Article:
Harford County officials were all smiles as their fiber-optic system, designed to give every school, library, volunteer fire company, law enforcement and local government agency equal access to high-speed Internet, went live Thursday.
The county government is also working out methods to allow private residents and businesses to connect to the $13.8 million HMAN, or Harford Metro Area Network.
Harford County Executive David Craig, Sheriff Jesse Bane, Harford County Public Schools Chief of Administration Joe Licata and Ted Pibil, director of the county Office of Information and Communication Technology, lauded the system during a media briefing in Bel Air to announce the start up of HMAN. In addition to county and school officials, representatives of the principal companies involved in the construction of HMAN, including KCI Construction Services LLC, Cisco Systems Inc., CTC Technology & Energy and Presidio, were in attendance.
Licata stressed that all 54 Harford public schools will have equal access to the network, which will give the schools the bandwidth they need for electronic testing and for Common Core classes.
He noted students also will have access to live streaming video, which will allow them to participate in class from anywhere.
"This will really, with a flip of a switch, increase the bandwidth we have in our schools 50 times, and in some schools 100 times," Licata explained.
The network is made up of four main fiber-optic rings and the lateral connections to those rings, such as a line that allows access to the network in Norrisville, in the far northwestern corner of the county.
HMAN includes more than 160 miles of cable with connections to more than 150 sites, according to a county news release.
Craig compared the network to the installation of telephone lines or electric lines a century ago.
"We had a lot of dead zones in Harford County, and that was important," he said. "You might have a firefighter in one building, no contact; you might have a deputy sheriff in a school, no contact, all sorts of things."
Bane said after the press conference that the HMAN would eventually make many communication technologies such as land lines, cellular telephones and email redundant.
"This moves us forward tremendously," he said.
The sheriff said he could have face-to-face communication with anyone in Sheriff's Office from his computer, including deputies in the field.
"It's kind of like doing everything you need to do and never leaving your home to do it," he added.
Lauren Brooks, computer support manager for the Sheriff's Office, said about 80 percent of the agency's systems should be connected to the HMAN by July.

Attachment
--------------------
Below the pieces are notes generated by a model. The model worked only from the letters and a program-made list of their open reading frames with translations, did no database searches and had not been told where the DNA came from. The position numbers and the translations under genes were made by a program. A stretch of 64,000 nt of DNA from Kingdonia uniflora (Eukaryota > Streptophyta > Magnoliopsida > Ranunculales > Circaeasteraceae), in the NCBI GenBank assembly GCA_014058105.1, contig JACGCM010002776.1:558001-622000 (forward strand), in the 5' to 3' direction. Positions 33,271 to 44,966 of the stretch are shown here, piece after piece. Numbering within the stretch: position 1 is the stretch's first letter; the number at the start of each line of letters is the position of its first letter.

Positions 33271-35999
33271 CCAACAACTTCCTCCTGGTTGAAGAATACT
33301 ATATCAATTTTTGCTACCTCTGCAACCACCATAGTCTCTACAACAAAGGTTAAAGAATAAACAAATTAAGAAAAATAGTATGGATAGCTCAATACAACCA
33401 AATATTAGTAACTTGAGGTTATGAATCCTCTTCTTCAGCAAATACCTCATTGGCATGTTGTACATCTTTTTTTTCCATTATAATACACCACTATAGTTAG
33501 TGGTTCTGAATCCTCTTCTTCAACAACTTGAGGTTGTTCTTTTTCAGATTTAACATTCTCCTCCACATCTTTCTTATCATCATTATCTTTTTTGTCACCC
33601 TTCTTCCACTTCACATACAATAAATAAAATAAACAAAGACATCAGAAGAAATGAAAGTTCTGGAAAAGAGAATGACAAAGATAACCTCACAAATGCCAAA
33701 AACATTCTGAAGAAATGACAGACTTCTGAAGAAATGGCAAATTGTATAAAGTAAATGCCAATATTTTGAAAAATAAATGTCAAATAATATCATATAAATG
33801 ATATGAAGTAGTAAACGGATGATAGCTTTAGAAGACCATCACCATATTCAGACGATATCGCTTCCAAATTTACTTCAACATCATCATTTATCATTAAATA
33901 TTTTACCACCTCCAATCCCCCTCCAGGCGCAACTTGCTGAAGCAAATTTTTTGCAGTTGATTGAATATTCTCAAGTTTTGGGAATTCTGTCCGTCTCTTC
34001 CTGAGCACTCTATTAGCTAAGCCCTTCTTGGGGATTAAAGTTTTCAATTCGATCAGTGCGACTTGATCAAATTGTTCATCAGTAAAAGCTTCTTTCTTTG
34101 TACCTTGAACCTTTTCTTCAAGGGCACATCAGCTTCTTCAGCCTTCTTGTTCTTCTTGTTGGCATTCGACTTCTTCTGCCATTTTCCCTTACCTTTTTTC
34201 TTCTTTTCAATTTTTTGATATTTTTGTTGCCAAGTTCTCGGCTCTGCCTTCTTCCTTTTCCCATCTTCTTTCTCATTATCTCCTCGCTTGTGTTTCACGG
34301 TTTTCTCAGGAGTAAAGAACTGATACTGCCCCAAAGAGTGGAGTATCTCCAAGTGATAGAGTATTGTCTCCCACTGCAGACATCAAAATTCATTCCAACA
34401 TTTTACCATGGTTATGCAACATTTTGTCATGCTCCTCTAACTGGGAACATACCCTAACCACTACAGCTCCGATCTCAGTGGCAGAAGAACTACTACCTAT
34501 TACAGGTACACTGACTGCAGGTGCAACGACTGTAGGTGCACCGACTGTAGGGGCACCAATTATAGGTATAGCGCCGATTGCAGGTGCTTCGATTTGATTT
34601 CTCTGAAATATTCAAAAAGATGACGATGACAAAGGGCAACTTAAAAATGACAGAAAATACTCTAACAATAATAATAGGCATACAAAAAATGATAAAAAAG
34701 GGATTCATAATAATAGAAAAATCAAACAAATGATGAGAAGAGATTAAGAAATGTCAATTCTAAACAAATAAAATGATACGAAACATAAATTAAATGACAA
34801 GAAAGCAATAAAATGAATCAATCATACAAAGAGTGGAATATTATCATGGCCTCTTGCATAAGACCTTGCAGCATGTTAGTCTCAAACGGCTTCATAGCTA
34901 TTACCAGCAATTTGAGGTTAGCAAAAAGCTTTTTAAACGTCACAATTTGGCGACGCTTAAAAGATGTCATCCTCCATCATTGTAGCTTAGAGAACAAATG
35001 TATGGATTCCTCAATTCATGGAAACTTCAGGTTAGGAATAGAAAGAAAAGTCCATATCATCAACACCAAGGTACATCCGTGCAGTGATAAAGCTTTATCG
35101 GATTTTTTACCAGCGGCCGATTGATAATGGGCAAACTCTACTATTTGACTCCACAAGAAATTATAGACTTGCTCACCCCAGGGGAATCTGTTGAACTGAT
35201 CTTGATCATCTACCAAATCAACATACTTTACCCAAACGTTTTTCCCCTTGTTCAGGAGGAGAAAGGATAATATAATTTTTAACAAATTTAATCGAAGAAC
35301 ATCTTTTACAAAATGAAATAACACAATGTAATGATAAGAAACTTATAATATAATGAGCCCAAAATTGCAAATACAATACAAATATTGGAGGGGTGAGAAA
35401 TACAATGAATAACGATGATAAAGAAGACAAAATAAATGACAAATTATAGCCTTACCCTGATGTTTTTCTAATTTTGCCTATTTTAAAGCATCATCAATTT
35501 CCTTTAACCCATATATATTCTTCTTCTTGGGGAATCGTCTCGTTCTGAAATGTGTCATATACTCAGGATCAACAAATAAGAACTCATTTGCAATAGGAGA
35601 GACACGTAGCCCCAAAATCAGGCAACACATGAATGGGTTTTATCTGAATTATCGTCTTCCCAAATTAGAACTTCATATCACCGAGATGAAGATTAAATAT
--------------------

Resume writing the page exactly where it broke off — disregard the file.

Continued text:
Pibil said multiple county facilities already are on the system.
They include 17 schools, five county facilities – the Department of Emergency Services headquarters, the highways facility in Hickory, the county administration building and county council offices in Bel Air and the sheriff's office headquarters in Bel Air – and three volunteer fire companies: Bel Air, Susquehanna Hose Company in Havre de Grace and Fallston.
He said it will be a "gradual process" going forward as more facilities connect.
Pibil said $13.8 million in bond funds was appropriated in the capital budget in this fiscal year for construction, and about $13 million has been spent so far.
Annual maintenance costs will be included in Pibil's agency's budget. The county has a $272,400 annual contract with KCI to maintain the fiber-optic cable.
Pibil noted the county would save about $1 million a year by having its own communications network, freeing it from depending on Internet service providers such as Verizon and Comcast
He said the county is also developing a "business plan" – the Board of Estimates approved a contract with CTC in March to develop the plan – to determine how HMAN service will be extended through wireless Internet to businesses and residents and what it might cost the users to connect.
Pibil said that plan should be rolled out during the summer.
He said officials will "definitely" take into consideration users' security and privacy while on the network.
County Councilman Chad Shrodes thanked Pibil for extending service to northern Harford, the area he represents.
Shrodes said he is glad to see schools and libraries getting equal access and noted HMAN is critical for police and emergency first responders to be able to communicate when they are in the more rural parts of the county.
"I have been passionately advocating for this important project, for not only the county in general, but for northern Harford County," Shrodes said.Copyright © 2014, The Baltimore Sun